It’s tough enough for a town of 105 people to suddenly accommodate another 750 or so in the best of circumstances, especially when it has no shops or schools or police stations and a limited amount of sewers and roads and other infrastructure, and such an influx of newcomers who do not speak German and practice a consequentially different religion and derive from countries with a culturally enforced hostility toward western values is by no means the best of circumstances. The German government, which one might well have thought had been created to protect the German way of life for its citizens, has reportedly told the people of Sumte that the only responses to the resettlement plans are “yes and yes,” and the rest of the western world suddenly seems faced with the same grim options. The people don’t much like it, in Sumte or pretty much anywhere else in the western world, but their supposedly democratic governments don’t seem to care. Throughout most of Europe’s officialdom, and among at least half of America’s political parties, and even among the American press that brought us the sad story of Sumte, the bigger worry seems to be that extremist nationalist parties might benefit from the inevitable discontent.
We’re at least somewhat sympathetic to the concern regarding Germany, where extremist nationalist parties have proved so very bellicose over the past century, although even there we’re inclined to feel sorry for the Sumteans, but we wonder why Sweden and Great Britain and Denmark and other countries that have less troublesome histories should be similarly guilt-ridden. The sudden surge of migrants asking for the generous welfare benefits of Scandinavia, long the envy of America’s liberals and the role model for the surging insurgent Democratic presidential campaign of self-described and Vermont Sen. Bernie Sanders, suddenly has those far-right crazies popping up even there. Even in the United States those Republicans have gone so extremist as to oppose mass immigration, with the same appalled reaction from the respectable press and the more respectable members of both major parties, and there is the same glaring gap between the opinion of the populace and that of its elected officials. Almost nowhere in the western world are the governments acting to defend the western civilization that its people have grown accustomed to, whether the populace prefers it because of racism and xenophobia and chauvinism or the same objectively valid reasons that have caused millions of people from the Middle East to migrate to the west, which also seems worrisome.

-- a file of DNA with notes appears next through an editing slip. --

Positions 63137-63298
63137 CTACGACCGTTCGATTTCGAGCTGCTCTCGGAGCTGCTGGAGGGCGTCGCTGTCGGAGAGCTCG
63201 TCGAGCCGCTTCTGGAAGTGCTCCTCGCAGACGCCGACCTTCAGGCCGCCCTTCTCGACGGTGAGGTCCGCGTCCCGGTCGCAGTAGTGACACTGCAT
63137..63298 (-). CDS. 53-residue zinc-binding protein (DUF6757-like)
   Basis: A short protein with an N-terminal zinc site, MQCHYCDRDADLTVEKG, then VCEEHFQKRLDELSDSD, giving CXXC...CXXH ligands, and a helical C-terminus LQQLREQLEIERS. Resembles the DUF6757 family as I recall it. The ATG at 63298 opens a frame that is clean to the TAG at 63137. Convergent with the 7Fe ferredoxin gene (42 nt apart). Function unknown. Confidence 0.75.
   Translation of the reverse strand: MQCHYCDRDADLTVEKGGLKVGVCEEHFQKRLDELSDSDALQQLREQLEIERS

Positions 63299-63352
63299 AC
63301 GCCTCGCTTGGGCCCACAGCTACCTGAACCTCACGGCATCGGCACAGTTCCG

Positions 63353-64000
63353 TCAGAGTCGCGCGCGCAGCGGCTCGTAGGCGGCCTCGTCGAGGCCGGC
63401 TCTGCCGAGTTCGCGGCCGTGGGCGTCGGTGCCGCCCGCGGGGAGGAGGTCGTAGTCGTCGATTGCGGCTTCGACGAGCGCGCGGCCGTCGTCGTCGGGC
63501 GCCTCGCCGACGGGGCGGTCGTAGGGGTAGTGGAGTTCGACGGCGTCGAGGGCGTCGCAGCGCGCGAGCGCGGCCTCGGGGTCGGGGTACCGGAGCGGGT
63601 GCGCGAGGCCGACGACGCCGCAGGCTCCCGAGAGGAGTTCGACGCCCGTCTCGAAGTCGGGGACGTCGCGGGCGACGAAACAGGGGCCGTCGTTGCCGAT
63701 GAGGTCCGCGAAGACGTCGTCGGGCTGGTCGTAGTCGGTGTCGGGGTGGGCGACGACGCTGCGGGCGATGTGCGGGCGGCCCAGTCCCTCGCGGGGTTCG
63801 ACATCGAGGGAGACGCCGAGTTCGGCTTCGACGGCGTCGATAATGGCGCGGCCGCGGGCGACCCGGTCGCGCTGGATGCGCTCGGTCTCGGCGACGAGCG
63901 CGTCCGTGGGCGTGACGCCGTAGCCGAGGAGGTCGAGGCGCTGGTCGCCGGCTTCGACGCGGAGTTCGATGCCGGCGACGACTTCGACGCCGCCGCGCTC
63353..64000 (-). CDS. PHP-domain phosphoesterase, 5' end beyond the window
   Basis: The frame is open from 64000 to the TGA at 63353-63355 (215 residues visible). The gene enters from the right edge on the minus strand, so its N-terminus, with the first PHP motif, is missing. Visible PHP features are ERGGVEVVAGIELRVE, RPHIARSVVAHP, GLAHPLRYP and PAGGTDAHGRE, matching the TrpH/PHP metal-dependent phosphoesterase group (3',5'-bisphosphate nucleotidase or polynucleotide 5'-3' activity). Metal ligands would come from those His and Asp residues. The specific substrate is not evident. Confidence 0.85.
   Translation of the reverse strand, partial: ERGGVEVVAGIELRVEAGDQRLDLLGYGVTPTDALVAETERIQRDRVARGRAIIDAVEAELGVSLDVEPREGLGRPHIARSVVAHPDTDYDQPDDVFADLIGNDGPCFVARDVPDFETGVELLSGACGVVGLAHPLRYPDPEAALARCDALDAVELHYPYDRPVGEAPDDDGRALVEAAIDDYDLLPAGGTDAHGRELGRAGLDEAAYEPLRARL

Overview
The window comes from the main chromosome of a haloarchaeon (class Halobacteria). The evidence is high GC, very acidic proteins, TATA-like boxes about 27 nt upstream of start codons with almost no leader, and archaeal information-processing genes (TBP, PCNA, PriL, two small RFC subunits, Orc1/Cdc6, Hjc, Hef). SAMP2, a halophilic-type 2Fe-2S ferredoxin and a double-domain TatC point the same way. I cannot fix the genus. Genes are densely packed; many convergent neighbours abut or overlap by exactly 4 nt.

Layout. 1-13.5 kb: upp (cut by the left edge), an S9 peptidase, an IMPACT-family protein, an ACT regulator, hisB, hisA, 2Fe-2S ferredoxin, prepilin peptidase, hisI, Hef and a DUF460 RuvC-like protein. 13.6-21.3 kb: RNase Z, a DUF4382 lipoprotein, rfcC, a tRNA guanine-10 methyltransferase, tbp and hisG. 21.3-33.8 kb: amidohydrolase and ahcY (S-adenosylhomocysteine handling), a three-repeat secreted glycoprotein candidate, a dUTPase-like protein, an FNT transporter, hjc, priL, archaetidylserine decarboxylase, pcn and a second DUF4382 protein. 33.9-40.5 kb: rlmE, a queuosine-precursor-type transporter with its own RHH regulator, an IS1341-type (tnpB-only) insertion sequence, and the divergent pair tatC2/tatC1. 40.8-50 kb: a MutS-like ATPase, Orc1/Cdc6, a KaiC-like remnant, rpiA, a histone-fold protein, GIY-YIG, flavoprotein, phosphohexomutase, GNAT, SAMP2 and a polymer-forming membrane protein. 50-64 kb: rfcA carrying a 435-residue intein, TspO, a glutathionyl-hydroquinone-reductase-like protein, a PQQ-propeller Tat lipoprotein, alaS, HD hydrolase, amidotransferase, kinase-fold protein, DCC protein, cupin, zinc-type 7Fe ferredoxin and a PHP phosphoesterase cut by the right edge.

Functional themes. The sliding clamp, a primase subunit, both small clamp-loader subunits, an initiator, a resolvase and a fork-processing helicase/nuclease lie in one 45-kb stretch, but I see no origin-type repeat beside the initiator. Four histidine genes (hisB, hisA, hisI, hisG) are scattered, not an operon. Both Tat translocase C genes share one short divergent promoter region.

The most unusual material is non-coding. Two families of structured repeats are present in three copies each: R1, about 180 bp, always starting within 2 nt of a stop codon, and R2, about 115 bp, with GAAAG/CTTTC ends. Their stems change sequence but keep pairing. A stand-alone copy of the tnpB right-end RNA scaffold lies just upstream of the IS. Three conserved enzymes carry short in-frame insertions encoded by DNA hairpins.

If the respectable press and the respectable parties are able to declare that any opposition to a preemptive surrender to a Third World invasion is outside the realm of respectability, we expect that the disreputable parties will indeed benefit. The New York Times’ account of Sumte’s travails includes some clearly reviled quotes from one neo-Nazi town councilman, as well as some regretful comments by an unreformed East German communist town councilman that are quoted with great respect, and although we’d like to think that at least a few of the other 103 people in town are somewhere in the more sensible middle we expect they’ll be tarred as right-wing extremists if they’d prefer to not be suddenly outnumbered more than seven-to-one by people who don’t speak German and practice a consequentially different religion and derive from countries with a culturally enforced hostility toward western values. Here in America we can still hope the Republicans will  insist on immigration policies that perpetuate the existing culture, and will retain whatever respectability comes with its status as one of the two major parties, but in much of it Europe we can see how only the worst sorts of elements will address the concerns of otherwise respectable people.
For the moment America’s immigration problems are less threatening, as most of the country’s unprecedented number of new arrivals don’t speak English but at least practice a religion that is less consequentially different than the American norm, or they don’t practice any religion at all, which is becoming the American norm, and they’re not so hostile to most western values, even if they derive from countries with a culturally enforced hostility to capitalism, but the issue is still thorny even here, and the Middle Eastern influx is becoming even thornier. Already the issue has provided a platform for the likes of Donald Trump, and anyone hoping to shame him out of the race should hope that a more respectable candidate will emerge to represent the overwhelming public opinion in favor of retaining something more or less like the cultural status quo.